A Nigerian man, Ugochukwu Orakwue, a resident of Kogi state, has taken a bold step by filing a lawsuit against the Abuja Electricity Distribution Company (AEDC), seeking N50 million in general damages.
The legal action, lodged at the High Court II in Lokoja and presented to Justice Nicodemus Auwalu, alleges that the AEDC engaged in erroneous billing practices, causing financial distress and violating regulatory guidelines.
Orakwue contends that the AEDC deliberately and inaccurately billed him for electricity, opting for inflated estimated bills instead of reading his Postpaid Meter. The plaintiff’s originating summon urges the court to intervene, issuing an order to restrain the AEDC from persisting in issuing electricity bills based on estimation. Orakwue insists that the bills should accurately reflect the readings from his postpaid meter.
Central to the lawsuit is the demand for a declaration that the AEDC’s practice of billing based on estimation, rather than meter readings, infringes on the regulations established by the Nigerian Electricity Regulatory Commission (NERC). Orakwue asserts that such actions by the AEDC are illegal, null, and void.
The lawsuit outlines key declarations sought by Orakwue, emphasizing the illegality of the AEDC’s actions and the violation of regulatory norms. These include the nullification of electricity bills issued based on estimation, the assertion that the AEDC concealed the claimant’s metered status, and the demand for a refund of N25,000 and a N3,000 reconnection fee collected coercively by the AEDC.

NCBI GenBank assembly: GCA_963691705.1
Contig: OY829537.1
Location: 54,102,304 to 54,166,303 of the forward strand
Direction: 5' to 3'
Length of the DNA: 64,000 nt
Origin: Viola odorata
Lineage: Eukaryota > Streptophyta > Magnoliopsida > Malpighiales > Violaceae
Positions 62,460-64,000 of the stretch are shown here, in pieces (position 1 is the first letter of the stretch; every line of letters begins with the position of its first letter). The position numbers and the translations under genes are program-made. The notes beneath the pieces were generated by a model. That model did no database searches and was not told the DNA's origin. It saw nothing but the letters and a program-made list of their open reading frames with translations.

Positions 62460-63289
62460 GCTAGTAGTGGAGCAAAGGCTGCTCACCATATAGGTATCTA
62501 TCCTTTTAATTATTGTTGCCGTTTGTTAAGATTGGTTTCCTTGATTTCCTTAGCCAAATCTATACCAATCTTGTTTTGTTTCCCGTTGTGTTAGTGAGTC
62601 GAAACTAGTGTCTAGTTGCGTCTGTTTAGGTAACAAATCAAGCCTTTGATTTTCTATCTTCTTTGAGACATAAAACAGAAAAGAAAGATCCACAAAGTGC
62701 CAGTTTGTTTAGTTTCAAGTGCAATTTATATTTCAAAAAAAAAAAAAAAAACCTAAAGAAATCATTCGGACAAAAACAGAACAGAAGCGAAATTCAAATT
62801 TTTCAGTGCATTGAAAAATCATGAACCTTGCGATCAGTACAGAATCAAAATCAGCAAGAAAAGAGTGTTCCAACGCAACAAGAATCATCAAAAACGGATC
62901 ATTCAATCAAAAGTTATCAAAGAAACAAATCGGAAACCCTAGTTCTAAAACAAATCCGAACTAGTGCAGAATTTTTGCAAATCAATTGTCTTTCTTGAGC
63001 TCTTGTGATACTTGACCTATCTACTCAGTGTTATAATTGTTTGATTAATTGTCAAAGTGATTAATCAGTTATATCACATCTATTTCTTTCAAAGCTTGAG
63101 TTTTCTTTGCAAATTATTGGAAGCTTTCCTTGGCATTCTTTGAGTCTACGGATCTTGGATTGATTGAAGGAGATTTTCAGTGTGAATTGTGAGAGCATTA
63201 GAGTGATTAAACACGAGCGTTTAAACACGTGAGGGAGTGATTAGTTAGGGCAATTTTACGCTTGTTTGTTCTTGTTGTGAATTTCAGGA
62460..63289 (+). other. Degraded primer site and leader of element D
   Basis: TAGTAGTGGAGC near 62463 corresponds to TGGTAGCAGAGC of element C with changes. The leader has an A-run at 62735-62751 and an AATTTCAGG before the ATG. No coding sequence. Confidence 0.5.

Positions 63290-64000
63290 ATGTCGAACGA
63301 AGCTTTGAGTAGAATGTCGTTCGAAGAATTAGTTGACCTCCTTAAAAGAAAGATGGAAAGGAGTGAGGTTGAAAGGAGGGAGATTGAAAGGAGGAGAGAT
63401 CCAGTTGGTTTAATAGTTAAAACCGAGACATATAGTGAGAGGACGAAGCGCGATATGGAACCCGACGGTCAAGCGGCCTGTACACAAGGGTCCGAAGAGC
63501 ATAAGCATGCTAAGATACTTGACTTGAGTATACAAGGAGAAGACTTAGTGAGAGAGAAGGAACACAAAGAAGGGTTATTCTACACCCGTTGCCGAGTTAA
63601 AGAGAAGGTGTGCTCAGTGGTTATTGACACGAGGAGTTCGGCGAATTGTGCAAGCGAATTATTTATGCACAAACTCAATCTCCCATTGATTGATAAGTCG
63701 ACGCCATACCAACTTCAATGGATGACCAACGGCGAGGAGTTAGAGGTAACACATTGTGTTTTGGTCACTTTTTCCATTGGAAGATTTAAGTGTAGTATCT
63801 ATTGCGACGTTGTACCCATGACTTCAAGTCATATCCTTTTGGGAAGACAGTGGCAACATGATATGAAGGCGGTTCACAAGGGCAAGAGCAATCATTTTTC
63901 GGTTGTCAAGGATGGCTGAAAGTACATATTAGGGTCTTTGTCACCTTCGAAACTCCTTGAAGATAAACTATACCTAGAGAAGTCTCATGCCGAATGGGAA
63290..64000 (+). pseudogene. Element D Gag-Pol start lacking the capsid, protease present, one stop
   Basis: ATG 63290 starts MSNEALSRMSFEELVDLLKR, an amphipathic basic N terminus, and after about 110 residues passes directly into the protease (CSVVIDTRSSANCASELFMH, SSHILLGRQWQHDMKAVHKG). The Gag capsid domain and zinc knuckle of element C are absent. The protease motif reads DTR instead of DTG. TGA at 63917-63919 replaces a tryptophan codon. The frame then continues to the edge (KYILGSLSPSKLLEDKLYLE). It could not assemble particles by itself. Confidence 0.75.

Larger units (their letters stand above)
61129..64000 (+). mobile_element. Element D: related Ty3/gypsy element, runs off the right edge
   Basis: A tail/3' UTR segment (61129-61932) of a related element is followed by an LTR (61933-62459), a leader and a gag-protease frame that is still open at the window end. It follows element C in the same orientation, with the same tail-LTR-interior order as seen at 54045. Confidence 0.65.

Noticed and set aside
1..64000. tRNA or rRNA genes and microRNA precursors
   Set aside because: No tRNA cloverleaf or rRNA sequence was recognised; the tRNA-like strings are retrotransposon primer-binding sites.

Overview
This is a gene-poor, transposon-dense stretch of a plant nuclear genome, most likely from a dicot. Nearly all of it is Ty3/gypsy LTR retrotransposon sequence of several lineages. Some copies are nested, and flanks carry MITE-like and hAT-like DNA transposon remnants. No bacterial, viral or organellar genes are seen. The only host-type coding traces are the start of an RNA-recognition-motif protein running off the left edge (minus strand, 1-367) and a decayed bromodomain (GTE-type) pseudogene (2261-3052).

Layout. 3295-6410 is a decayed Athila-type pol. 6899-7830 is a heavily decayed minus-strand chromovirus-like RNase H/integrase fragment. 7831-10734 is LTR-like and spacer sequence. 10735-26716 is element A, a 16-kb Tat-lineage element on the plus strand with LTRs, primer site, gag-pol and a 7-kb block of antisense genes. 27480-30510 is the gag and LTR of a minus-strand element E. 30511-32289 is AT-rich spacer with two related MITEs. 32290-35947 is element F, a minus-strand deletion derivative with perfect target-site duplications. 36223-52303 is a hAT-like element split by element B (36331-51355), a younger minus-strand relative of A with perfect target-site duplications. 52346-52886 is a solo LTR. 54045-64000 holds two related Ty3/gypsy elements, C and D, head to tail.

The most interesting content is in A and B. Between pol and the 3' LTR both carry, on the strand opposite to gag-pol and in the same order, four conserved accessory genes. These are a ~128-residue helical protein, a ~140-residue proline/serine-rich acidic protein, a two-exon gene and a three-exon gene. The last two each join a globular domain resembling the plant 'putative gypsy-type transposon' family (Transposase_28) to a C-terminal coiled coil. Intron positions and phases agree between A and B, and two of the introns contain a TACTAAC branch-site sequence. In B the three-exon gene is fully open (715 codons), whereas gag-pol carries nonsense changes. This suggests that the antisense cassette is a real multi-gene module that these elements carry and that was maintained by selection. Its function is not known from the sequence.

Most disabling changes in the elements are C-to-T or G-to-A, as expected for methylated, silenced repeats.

During a recent court hearing, the AEDC’s counsel, Mr. G.D. Dubai, informed the court that discussions had commenced with the claimant to explore an out-of-court settlement. Dubai conveyed that many of the raised issues had been forwarded to the AEDC’s headquarters in Abuja for consideration.
Acknowledging the ongoing discussions, the court decided to adjourn the case to February 22, awaiting a report on the progress of the settlement or, if necessary, the continuation of the hearing. The court’s approach indicates a willingness to explore resolutions outside a full trial, encouraging a fair and just resolution to the dispute.
Orakwue’s legal action highlights the importance of holding utility companies accountable for fair and accurate billing practices, promoting adherence to regulatory guidelines, and ensuring consumer rights are protected. As this case unfolds, it draws attention to broader issues in the energy sector and the ongoing efforts to balance the interests of service providers and consumers in Nigeria.